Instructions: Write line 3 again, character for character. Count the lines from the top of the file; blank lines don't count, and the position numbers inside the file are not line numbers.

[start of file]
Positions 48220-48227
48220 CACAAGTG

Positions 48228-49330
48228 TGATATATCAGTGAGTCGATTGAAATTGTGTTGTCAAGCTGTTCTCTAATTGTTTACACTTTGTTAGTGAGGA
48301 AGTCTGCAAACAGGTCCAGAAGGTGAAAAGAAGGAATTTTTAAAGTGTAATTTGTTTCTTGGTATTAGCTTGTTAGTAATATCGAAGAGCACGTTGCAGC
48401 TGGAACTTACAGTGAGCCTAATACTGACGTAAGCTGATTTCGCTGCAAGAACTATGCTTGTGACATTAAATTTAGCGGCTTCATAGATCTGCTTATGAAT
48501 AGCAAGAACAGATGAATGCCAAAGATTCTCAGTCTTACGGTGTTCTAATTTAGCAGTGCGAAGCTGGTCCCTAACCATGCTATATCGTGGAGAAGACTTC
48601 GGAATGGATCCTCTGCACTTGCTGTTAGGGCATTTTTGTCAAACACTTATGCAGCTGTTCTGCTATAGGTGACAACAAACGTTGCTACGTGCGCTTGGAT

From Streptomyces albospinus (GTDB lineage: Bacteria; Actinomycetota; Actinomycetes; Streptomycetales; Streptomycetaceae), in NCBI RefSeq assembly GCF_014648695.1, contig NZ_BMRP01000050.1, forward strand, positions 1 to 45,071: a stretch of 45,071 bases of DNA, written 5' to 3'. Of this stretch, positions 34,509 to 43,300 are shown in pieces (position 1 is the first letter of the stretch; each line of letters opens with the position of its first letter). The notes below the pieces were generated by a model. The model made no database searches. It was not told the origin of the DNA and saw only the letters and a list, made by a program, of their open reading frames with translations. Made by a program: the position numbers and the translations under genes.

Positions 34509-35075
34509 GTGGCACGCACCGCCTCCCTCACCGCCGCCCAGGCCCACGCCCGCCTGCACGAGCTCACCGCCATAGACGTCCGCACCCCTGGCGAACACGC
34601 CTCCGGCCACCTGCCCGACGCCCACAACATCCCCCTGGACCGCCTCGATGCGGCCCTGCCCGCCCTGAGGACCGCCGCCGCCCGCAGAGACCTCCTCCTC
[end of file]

Positions 48228-49330